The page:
Sleep technology, including software platforms, are not the way of the future; they are the way of now. Sleep technologists have already been at the forefront of its implementation, but further embracing, learning, and applying practical steps gleaned from technology in all steps from diagnostics to data aggregation solutions to care management will be key. For instance, technology such as Somnoware’s Care Management allows for platform-to-device connection, providing a longitudinal view of patient testing, data, and updates to allow for new interventions and patient engagement as needed. And as Fordyce notes, embracing new technology is important, as is understanding that it is meant to assist, not replace, sleep professionals. Specifically, Fordyce encourages sleep techs to embrace technology such as auto scoring, remote titrations, HSAT, AI, remote CPAP care, and telemedicine.
“Technology has boomed in this profession, and these new technologies can help sleep techs have a greater impact on their patients,” Allen says, adding that technology can free up time from scoring to allow technologists to do more education and screenings.
Allen also encourages sleep technologists to learn the ins and outs of sleep technology so they can better understand it from both a professional and patient perspective. “Patients have access more than ever now to technology that ‘evaluates’ their sleep in some capacity, and a lot of patients are using the results of these devices to make decisions regarding their sleep,” she points out. From smartwatches to apps that promise better sleep, consumers may come into sleep testing with a baseline expectation of technology that a savvy sleep technologist can use to expound and educate upon.
For instance, sleep medicine technology paired with device apps help patients become more vested in their treatments and help track patient compliance. And according to Allen, a more vested patient is usually a more compliant patient, so it helps the techs to have better dialogue with their patients.
“Technology like Somnoware gives patient overviews at a glance, helps track compliance, and track changing trends with the patient,” she says. “This allows technologists to help track patients for the physicians and free up the physicians more for new patients.”
5. Embrace Alternative Therapies
Along with embracing new and evolving technologies, Allen encourages sleep technologists to learn as much as they can about alternative therapies and their applications in sleep medicine.
For instance, oral appliances, positional therapies, hypoglossal nerve stimulation, and surgical alternatives are some of the alternative therapies available for obstructive sleep apnea, while phrenic nerve stimulation is an option for some patients with central sleep apnea.
“Familiarity with how these treatments work and the way these treatments impact the physiological mechanisms of these sleep-related breathing disorders will be beneficial to sleep technologists,” she notes.
6. Collaborate with Sleep Physicians
As a direct link to the patient and heavily involved in patient care and follow-up, sleep technologists are uniquely primed to evolve into health educator roles. And that’s a role that Allen believes sleep technologists—and physicians—should embrace together.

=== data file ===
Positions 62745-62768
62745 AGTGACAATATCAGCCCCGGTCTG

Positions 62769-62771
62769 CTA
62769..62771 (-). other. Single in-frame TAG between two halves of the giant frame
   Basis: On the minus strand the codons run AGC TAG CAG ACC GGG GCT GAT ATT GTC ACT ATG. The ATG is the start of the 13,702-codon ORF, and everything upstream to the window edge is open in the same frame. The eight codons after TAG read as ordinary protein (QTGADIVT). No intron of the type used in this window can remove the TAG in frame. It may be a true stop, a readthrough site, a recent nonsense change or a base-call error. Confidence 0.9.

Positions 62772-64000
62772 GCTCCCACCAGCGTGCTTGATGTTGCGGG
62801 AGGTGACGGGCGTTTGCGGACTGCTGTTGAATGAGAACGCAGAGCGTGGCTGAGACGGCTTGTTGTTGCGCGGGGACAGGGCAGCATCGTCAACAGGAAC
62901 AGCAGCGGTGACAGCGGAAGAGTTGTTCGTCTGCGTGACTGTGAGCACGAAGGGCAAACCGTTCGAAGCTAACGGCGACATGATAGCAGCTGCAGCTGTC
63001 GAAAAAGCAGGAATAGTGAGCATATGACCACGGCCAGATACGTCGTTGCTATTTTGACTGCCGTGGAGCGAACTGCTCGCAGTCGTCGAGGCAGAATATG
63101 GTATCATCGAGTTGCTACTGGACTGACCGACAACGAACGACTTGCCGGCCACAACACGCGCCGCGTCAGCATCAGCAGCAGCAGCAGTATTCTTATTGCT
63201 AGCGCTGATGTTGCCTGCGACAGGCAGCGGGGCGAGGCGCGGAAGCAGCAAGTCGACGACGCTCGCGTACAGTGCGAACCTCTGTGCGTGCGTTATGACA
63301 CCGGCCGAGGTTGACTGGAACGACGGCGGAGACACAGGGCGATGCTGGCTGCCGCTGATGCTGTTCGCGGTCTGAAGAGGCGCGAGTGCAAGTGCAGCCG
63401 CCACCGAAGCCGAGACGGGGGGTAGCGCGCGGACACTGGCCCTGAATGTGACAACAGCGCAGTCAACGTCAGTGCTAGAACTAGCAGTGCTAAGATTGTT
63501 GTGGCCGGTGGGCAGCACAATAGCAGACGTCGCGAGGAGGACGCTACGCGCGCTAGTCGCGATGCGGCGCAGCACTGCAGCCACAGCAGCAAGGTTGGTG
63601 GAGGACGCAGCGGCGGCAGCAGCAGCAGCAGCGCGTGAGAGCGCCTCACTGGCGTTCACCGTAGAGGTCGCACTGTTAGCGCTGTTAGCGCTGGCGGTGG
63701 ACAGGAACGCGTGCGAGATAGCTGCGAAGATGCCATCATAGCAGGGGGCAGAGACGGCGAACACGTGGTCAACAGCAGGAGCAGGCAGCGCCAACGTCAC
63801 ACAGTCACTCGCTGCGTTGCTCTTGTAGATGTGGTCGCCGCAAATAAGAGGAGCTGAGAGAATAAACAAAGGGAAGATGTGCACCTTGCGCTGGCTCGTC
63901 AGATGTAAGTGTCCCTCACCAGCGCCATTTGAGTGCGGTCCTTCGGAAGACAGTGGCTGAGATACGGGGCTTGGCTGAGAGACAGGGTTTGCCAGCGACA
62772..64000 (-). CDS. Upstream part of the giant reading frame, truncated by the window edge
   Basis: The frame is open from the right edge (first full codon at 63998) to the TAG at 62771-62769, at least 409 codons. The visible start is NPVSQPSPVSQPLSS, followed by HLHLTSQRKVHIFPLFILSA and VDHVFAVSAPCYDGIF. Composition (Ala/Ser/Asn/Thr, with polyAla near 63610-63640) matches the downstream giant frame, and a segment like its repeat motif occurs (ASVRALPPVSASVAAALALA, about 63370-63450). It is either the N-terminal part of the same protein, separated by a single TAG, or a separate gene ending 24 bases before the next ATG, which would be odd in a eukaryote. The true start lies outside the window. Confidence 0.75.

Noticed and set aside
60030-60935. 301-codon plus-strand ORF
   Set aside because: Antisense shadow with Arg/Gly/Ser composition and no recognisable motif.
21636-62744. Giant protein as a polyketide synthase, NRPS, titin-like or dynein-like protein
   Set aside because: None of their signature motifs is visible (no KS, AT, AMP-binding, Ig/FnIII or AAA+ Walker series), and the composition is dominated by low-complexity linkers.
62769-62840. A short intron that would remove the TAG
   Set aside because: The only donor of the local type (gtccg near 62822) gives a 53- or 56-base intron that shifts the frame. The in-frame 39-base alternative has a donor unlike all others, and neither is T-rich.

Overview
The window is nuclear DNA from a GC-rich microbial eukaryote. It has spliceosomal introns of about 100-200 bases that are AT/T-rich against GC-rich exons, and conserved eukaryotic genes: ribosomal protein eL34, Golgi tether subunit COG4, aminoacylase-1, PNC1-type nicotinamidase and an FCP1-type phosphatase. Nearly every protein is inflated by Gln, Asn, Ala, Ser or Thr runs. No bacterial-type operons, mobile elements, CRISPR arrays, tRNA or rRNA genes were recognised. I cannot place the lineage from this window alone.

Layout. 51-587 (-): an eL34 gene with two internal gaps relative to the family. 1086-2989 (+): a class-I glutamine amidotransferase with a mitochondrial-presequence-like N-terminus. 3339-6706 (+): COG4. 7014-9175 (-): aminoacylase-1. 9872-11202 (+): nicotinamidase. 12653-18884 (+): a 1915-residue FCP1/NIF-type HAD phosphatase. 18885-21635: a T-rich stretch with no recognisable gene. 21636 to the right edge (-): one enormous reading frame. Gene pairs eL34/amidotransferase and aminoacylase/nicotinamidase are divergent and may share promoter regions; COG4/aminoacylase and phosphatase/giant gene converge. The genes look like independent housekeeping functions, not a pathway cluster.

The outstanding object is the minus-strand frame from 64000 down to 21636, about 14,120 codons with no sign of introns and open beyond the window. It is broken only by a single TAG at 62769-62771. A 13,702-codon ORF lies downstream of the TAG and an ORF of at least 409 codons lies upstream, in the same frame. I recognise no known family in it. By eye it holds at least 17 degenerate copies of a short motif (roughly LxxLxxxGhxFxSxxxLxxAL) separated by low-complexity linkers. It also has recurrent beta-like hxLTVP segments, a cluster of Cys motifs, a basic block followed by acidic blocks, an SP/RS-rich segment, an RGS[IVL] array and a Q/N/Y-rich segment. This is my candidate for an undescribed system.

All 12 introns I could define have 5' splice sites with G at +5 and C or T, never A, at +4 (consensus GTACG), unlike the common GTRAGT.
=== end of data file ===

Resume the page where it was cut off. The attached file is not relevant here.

“I think as the sleep physicians start realizing how they can utilize sleep health educator roles within their practices, we will see more sleep technologists in these roles to identify at-risk patients who need to be formally evaluated, facilitate patient compliance with treatments, and ensure timely follow-ups with patients to make sure their treatments stay in line with physiological changes in the aging process,” she says.
Allen also adds that sleep technologists can play a vital role in understanding how the technology they are utilizing can be employed on a broader scale. “Knowing how these technologies can be integrated into what they do within the sleep center will help techs be better utilized in their facilities,” she points out. “I encourage technologists to learn as much as they can about the latest technologies, to be forward-thinking, as it is better to be prepared for the future rather than scrambling to learn this information when these technologies become more mainstream.”
7. Get Involved
Allen is straightforward in her advice on this one: “Become involved with sleep organizations.”
She points out that there are many opportunities to volunteer with organizations such as the BRPT, AAST, and AASM. Getting involved in different aspects of the sleep industry can not only influence sleep techs’ current career path but change the trajectory of the future as well.
In addition to volunteering with official organizations, the AAST also encourages sleep techs to consider mentoring others in the field. Not only will mentoring help current sleep techs expand their own knowledge base, but it also fosters future leaders and innovators in the field—a necessary step to lock in the future for everyone.
“Don’t be afraid of change,” suggests Allen. “Learn about the change and prepare yourself for it. The more you learn and are willing to adapt, the more opportunities become available.”
With the field of sleep medicine evolving and more opportunities than ever for sleep technologists to be an integral part of leading the industry forward, you can start establishing yourself with innovative solutions like Somnoware. Somnoware’s platform helps you more efficiently diagnose and manage patients. Learn how Somnoware can help you…
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Want to learn more? Schedule a brief demo at somnoware.com.
Chaunie Brusie is a mom of five, a native Michigander, and a Registered Nurse turned writer and editor. She specializes in health and medical writing. Her work has appeared everywhere from The New York Times to Glamour to Parents magazine.